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Google introduced a new system that continually scans every app on Android devices for security issues.
The system, called Google Play Protect, aims to improve Android device security by constantly updating apps and automatically taking steps against any suspicious activity uncovered by the scans. Google Play Protect, which was announced at the Google I/O 2017 conference this week in Mountain View, Calif., runs automatically in the background of Android devices and manually starting a scan is an available option.
"With more than 50 billion apps scanned every day, our machine learning systems are always on the lookout for new risks, identifying potentially harmful apps and keeping them off your device or removing them," wrote Android security product manager Edward Cunningham in a blog post. "All Google Play apps go through a rigorous security analysis even before they're published on the Play Store -- and Play Protect warns you about bad apps that are downloaded from other sources too."
Android apps in the Google Play Store have long been plagued by malware and other malicious actors, and despite efforts to mitigate these threats, Android remains a target for attackers. Google Play Protect is a larger scale effort that uses machine learning technology to look for harmful apps. Google Play Protect builds off of Google's previous app scanning tool Verify Apps, but it now plays a more significant role in Google Play.
Google also included Find My Device as part of the Play Protect release, which enables users to locate, lock or erase their Android devices if they're lost or stolen.
Google Cloud IoT Core
In another step forward, Google announced its new internet of things (IoT) management service for enterprises called Cloud IoT Core, which aims to give businesses a better way to manage IoT devices and process the abundance of data generated by those devices.
"Cloud IoT Core, using Cloud Pub/Sub underneath, can aggregate dispersed device data into a single global system that integrates seamlessly with Google Cloud data analytics services," Google said in a post, adding that the data collected from IoT devices can be used for advanced analytics, visualization, machine learning and more to "improve operational efficiency, anticipate problems and build rich models that better describe and optimize your business."
Cloud IoT Core's two main components are the device manager and the protocol bridge. The device manager configures the individual devices and offers a console management option. According to Google, the device manager is designed to verify the identity of an IoT device and authenticate it for connections, as well as allow administrators to remotely control the device from the new cloud service.
The protocol bridge connects endpoints for protocols and offers automatic load balancing for all connections. "The protocol bridge has native support for secure connection over MQTT, an industry-standard IoT protocol," Google stated. "The protocol bridge publishes all device telemetry to Cloud Pub/Sub, which can then be consumed by downstream analytic systems."
Cloud IoT Core's other security features include end-to-end certificate-based authentication and TLS 1.2, and role-level access control, among others.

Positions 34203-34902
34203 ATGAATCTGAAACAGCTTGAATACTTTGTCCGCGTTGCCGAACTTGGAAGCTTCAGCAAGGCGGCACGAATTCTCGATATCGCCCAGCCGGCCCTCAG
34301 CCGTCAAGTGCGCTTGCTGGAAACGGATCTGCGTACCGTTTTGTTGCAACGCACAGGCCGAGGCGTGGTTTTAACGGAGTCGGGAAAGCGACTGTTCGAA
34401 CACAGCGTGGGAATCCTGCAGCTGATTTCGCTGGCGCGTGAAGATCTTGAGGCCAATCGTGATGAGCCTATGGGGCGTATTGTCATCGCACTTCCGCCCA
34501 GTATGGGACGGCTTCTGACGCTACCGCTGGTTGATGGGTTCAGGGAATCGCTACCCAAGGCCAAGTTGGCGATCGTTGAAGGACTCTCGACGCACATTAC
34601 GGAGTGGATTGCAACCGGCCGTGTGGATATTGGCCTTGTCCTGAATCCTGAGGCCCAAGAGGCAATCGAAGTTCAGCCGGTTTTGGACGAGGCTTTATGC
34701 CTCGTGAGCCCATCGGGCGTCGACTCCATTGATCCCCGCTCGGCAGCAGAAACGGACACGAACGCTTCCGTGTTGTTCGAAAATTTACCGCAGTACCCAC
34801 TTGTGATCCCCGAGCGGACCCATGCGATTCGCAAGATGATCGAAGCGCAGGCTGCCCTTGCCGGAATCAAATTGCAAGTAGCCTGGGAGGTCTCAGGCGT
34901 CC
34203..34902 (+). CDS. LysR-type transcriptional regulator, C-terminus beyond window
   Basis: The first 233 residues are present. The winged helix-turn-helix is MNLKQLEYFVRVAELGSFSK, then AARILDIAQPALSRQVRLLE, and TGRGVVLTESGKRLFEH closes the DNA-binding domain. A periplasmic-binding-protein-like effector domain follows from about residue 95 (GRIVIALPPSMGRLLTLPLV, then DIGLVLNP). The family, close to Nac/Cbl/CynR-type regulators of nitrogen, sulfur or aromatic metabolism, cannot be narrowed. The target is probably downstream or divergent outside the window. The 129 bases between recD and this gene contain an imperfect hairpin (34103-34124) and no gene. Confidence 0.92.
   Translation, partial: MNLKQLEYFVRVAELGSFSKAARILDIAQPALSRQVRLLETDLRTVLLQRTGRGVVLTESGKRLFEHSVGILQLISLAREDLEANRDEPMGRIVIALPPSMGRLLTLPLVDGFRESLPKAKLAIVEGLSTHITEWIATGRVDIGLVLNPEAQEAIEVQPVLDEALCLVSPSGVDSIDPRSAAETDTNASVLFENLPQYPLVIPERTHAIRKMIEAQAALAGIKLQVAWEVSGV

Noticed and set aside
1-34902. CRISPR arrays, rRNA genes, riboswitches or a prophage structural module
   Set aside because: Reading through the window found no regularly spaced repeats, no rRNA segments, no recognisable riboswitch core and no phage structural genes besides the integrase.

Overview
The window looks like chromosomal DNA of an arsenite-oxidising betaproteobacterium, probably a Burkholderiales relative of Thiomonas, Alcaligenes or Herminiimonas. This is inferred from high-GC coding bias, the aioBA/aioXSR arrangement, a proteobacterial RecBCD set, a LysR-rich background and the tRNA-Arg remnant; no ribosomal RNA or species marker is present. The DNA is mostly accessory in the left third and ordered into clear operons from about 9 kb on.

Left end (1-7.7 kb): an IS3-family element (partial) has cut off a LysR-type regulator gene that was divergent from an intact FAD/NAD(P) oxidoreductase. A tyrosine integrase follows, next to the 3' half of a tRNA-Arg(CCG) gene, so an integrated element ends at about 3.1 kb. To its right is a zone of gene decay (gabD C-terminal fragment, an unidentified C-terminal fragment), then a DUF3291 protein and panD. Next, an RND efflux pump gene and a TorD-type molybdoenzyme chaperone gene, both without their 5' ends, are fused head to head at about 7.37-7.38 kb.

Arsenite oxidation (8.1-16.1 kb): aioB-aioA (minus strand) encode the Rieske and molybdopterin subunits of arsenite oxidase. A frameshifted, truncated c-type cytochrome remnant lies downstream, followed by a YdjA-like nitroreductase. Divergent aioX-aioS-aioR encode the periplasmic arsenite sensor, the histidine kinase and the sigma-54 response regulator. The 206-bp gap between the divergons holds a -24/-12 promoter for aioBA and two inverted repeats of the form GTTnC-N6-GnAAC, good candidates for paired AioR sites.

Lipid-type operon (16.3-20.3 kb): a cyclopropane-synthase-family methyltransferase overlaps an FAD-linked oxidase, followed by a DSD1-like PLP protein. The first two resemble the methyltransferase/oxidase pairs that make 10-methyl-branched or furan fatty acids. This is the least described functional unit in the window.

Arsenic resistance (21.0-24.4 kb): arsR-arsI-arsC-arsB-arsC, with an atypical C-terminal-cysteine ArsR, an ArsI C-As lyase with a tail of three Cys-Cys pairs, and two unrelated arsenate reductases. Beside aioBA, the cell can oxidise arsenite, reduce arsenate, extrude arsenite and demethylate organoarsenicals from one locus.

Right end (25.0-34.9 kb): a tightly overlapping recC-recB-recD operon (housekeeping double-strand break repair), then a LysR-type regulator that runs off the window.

In other news
- The Senate Sergeant at Arms officially sanctioned the use of the end-to-end encryption app Signal for use in the U.S. Senate. Signal encrypts messaging on Apple and Android phones, and has been used by aides to President Donald Trump, former President Barack Obama and New York Mayor Bill de Blasio following the revelations surrounding the involvement of Russian hackers with the 2016 presidential election. Signal, developed by the company Open Whisper Systems, has been the source of controversy, most recently because of a WikiLeaks release in March 2017. WikiLeaks claimed the CIA was able to bypass the encryption of secure messaging apps like WhatsApp, Wiebo and Signal. However, sources, including the Open Rights Group and ProtonMail, denied this claim and said that Signal and others are still secure means of messaging and that the CIA hadn't actually cracked the app's encryption scheme.
- WordPress has opened its bug bounty program to the public. The program had previously been running privately, but now white hat hackers can participate in the HackerOne program as well. "The security team has been working on this project for quite some time," said WordPress security team lead Aaron Campbell. "Nikolay Bachiyski started the team working on it just over a year ago. We ran it as a private program while we worked out our procedures and processes, and are excited to finally make it public." WordPress has already awarded $3,700 in bounties to seven different bug hunters. The program covers all WordPress projects, including BuddyPress, bbPress, GlotPress and WP-CLI. To submit a vulnerability to WordPress' bug bounty program, the researcher needs to include details of the vulnerability and a proof of concept. WordPress also asks that bug hunters avoid "privacy violations, destruction and modification of data on live sites."
- Electronic signature provider DocuSign suffered a data breach that lead to phishing attacks on its users. The data breach only resulted in the loss of customer and user email addresses, but the attackers then used the email addresses to send targeted phishing emails. The DocuSign users may have been expecting an email from the company, so the phishing scheme is particularly dangerous. The phishing emails used DocuSign branding and contained a link to download a Microsoft Word document that contained malware. DocuSign reported that the phishing attacks started on May 16 and suggests users delete the email immediately.
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